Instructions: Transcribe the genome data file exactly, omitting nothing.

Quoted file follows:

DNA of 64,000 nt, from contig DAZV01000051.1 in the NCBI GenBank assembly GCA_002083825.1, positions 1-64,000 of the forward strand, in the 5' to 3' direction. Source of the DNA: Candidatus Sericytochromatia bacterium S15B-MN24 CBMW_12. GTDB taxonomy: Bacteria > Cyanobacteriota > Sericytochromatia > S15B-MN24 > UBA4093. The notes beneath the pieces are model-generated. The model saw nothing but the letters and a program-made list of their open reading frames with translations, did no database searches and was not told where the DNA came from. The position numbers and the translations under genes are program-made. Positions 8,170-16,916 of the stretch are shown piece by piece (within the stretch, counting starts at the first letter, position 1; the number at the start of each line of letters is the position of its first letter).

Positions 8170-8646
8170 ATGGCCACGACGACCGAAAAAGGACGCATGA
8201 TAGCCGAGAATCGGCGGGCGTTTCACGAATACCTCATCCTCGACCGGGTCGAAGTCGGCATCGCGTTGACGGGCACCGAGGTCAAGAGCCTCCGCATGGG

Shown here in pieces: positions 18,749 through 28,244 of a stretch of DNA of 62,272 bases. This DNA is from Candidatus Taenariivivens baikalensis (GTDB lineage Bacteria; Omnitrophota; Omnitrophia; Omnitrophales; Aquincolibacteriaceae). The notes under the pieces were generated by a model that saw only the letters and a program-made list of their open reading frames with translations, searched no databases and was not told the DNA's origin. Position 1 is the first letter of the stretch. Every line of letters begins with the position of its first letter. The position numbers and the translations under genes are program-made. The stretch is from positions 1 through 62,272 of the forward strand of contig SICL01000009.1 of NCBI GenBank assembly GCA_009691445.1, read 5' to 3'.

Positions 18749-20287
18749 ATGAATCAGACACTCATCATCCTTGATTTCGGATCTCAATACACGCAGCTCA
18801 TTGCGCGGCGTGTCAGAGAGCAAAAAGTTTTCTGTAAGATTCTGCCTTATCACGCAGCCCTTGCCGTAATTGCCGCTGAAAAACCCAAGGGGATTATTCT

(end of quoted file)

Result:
DNA of 64,000 nt, from contig DAZV01000051.1 in the NCBI GenBank assembly GCA_002083825.1, positions 1-64,000 of the forward strand, in the 5' to 3' direction. Source of the DNA: Candidatus Sericytochromatia bacterium S15B-MN24 CBMW_12. GTDB taxonomy: Bacteria > Cyanobacteriota > Sericytochromatia > S15B-MN24 > UBA4093. The notes beneath the pieces are model-generated. The model saw nothing but the letters and a program-made list of their open reading frames with translations, did no database searches and was not told where the DNA came from. The position numbers and the translations under genes are program-made. Positions 8,170-16,916 of the stretch are shown piece by piece (within the stretch, counting starts at the first letter, position 1; the number at the start of each line of letters is the position of its first letter).

Positions 8170-8646
8170 ATGGCCACGACGACCGAAAAAGGACGCATGA
8201 TAGCCGAGAATCGGCGGGCGTTTCACGAATACCTCATCCTCGACCGGGTCGAAGTCGGCATCGCGTTGACGGGCACCGAGGTCAAGAGCCTCCGCATGGG

Shown here in pieces: positions 18,749 through 28,244 of a stretch of DNA of 62,272 bases. This DNA is from Candidatus Taenariivivens baikalensis (GTDB lineage Bacteria; Omnitrophota; Omnitrophia; Omnitrophales; Aquincolibacteriaceae). The notes under the pieces were generated by a model that saw only the letters and a program-made list of their open reading frames with translations, searched no databases and was not told the DNA's origin. Position 1 is the first letter of the stretch. Every line of letters begins with the position of its first letter. The position numbers and the translations under genes are program-made. The stretch is from positions 1 through 62,272 of the forward strand of contig SICL01000009.1 of NCBI GenBank assembly GCA_009691445.1, read 5' to 3'.

Positions 18749-20287
18749 ATGAATCAGACACTCATCATCCTTGATTTCGGATCTCAATACACGCAGCTCA
18801 TTGCGCGGCGTGTCAGAGAGCAAAAAGTTTTCTGTAAGATTCTGCCTTATCACGCAGCCCTTGCCGTAATTGCCGCTGAAAAACCCAAGGGGATTATTCT